In presenting a new volume of the Records of the Past to the public, I feel it my duty to remind the reader of certain words which I wrote in the Preface to the first volume. I there said that "the writer who wishes to make use of a translation from an Egyptian or Assyrian text for historical or controversial purposes ought to know where it is certain, and where it is only possible, or at most probable." I therefore promised that "in the present series of volumes doubtful words and expressions should be followed by a note of interrogation, the preceding word being put into italics where necessary"; that is to say, that the reader should be forewarned whenever the translator was himself in doubt as to the correctness of his rendering.
So far as lies within the power of an editor, this promise has been fulfilled. But it must be remembered that in many cases a translator may consider that the version he proposes admits of no question, whereas another scholar may take a different view, and hold the version to be incorrect. Such cases occur even in translations from Latin and Greek authors, still more so in the translation of the Old Testament. It is impossible for all men to think alike even in matters of philology. Gradually, no doubt, with the progress of knowledge, approach is made to unanimity of opinion; but after all it is only approach. It is only young scholars who think themselves qualified to set all the world right.
In the decipherment and translation of what may be termed the monumental languages of the past—Egyptian, Assyrian, Phœnician, and the like—much depends upon the nature of the text. Historical texts are fortunately the simplest, and are naturally the first to attract the notice of the decipherer. Consequently the historical texts of Egypt or of Assyria can now be read with almost as much ease and certainty as the historical books of the Hebrew Scriptures. The case is different when we come to deal with texts of a more complicated character, and when we recollect how uncertain is the translation of much of the language in the non-historical books of the Old Testament, we need not wonder that the Egyptian or Assyrian translator should intersperse his renderings of religious and mythological texts with notes and queries, or should improve upon them from time to time as his materials increase. In one respect, however, he possesses an advantage over the Old Testament student; he generally has to deal with texts which are fairly free from the corruptions of copyists. The Assyrian translator, moreover, has at his disposal an enormous mass of literature, much exceeding that contained in the Old Testament, though it is true that but a comparatively small part of it has as yet been examined.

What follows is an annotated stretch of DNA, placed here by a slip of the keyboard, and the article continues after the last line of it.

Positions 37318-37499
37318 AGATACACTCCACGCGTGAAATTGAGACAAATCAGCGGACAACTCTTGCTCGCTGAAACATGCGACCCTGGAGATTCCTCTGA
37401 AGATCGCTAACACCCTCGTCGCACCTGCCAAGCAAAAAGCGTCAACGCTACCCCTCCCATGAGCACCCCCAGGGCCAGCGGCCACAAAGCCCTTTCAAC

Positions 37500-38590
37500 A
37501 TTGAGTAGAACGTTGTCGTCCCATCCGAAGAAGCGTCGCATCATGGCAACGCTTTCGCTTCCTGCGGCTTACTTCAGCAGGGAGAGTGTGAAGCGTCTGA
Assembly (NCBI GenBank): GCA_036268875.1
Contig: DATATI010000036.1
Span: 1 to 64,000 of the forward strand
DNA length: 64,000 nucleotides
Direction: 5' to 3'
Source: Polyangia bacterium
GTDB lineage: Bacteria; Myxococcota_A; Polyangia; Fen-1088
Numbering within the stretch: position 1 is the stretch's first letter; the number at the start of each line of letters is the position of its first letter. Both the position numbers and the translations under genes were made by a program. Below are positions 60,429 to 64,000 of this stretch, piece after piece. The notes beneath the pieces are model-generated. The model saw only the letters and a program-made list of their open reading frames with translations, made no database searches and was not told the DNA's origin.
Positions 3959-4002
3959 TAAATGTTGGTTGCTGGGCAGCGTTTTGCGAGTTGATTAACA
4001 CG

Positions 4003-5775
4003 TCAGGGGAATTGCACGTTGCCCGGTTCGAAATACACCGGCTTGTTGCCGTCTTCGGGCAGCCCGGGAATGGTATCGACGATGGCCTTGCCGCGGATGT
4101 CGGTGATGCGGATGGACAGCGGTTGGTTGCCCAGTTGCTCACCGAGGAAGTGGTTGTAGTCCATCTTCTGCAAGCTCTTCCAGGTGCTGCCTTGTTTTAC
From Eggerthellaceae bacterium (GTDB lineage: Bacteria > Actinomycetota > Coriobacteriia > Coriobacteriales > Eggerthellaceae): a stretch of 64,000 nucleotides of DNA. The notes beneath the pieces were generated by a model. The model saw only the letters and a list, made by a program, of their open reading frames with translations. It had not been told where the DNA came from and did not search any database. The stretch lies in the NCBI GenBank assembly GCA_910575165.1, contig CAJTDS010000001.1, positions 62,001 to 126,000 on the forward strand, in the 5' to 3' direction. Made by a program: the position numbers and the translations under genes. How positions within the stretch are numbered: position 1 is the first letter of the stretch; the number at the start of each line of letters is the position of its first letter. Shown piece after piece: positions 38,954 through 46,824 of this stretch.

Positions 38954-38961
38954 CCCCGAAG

Like all other branches of inductive science, the science of decipherment is one of probabilities. Absolute certainty is unattainable, whether we are translating an inscription of Sennacherib or the book of Genesis. But for all practical purposes a high probability amounts to absolute certainty, and it is this high probability that the decipherment of the ancient monuments of Egypt and Assyria or Babylonia has now attained. Scholars may dispute about the exact meaning of certain words or phrases, as they do in the case of the Hebrew Bible, but it is seldom that anything of importance turns upon the dispute, at all events so far as regards the historical inscriptions. And in the present series of volumes due notice is given to the reader of the occurrence of such disputed words and phrases.
When once we have settled the philological signification of a historical text there begins the equally important work of critically examining it. We have first to ask whether it is contemporaneous with the event or events which it professes to record, and if not, whether its authorities or its interpretation of its authorities are trustworthy.
This is more especially the case as regards chronology—the skeleton and framework of history. I do not think, therefore, that it will be out of place even in a preface, to examine some of the data we possess at present for determining the chronology of Babylonia and Assyria. Translations of the documents upon which it rests have been given in the two previous volumes of this series.